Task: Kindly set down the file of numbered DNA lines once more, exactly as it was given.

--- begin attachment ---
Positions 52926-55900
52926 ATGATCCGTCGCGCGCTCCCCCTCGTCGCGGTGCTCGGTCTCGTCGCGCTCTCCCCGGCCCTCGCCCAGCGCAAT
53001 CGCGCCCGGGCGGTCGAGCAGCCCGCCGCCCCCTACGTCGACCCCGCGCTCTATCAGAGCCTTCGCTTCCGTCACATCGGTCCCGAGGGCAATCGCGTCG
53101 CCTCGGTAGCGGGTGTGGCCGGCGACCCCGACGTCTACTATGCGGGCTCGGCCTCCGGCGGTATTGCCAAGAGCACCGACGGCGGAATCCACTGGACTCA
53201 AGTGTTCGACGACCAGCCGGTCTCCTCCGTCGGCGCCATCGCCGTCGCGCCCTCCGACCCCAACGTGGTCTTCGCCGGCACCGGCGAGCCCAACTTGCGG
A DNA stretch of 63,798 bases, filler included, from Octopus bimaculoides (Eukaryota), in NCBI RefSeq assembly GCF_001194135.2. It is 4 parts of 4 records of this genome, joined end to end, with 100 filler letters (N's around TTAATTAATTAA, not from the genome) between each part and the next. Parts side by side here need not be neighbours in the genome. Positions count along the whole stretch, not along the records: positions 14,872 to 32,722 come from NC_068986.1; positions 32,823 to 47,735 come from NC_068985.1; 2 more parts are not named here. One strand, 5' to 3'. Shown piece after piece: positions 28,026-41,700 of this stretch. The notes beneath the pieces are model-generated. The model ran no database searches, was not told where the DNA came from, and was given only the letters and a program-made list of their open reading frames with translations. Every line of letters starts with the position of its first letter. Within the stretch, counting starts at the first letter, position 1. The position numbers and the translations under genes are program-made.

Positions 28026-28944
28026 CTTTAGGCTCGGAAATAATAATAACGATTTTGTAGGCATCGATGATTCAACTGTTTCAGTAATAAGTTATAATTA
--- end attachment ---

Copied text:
Positions 52926-55900
52926 ATGATCCGTCGCGCGCTCCCCCTCGTCGCGGTGCTCGGTCTCGTCGCGCTCTCCCCGGCCCTCGCCCAGCGCAAT
53001 CGCGCCCGGGCGGTCGAGCAGCCCGCCGCCCCCTACGTCGACCCCGCGCTCTATCAGAGCCTTCGCTTCCGTCACATCGGTCCCGAGGGCAATCGCGTCG
53101 CCTCGGTAGCGGGTGTGGCCGGCGACCCCGACGTCTACTATGCGGGCTCGGCCTCCGGCGGTATTGCCAAGAGCACCGACGGCGGAATCCACTGGACTCA
53201 AGTGTTCGACGACCAGCCGGTCTCCTCCGTCGGCGCCATCGCCGTCGCGCCCTCCGACCCCAACGTGGTCTTCGCCGGCACCGGCGAGCCCAACTTGCGG
A DNA stretch of 63,798 bases, filler included, from Octopus bimaculoides (Eukaryota), in NCBI RefSeq assembly GCF_001194135.2. It is 4 parts of 4 records of this genome, joined end to end, with 100 filler letters (N's around TTAATTAATTAA, not from the genome) between each part and the next. Parts side by side here need not be neighbours in the genome. Positions count along the whole stretch, not along the records: positions 14,872 to 32,722 come from NC_068986.1; positions 32,823 to 47,735 come from NC_068985.1; 2 more parts are not named here. One strand, 5' to 3'. Shown piece after piece: positions 28,026-41,700 of this stretch. The notes beneath the pieces are model-generated. The model ran no database searches, was not told where the DNA came from, and was given only the letters and a program-made list of their open reading frames with translations. Every line of letters starts with the position of its first letter. Within the stretch, counting starts at the first letter, position 1. The position numbers and the translations under genes are program-made.

Positions 28026-28944
28026 CTTTAGGCTCGGAAATAATAATAACGATTTTGTAGGCATCGATGATTCAACTGTTTCAGTAATAAGTTATAATTA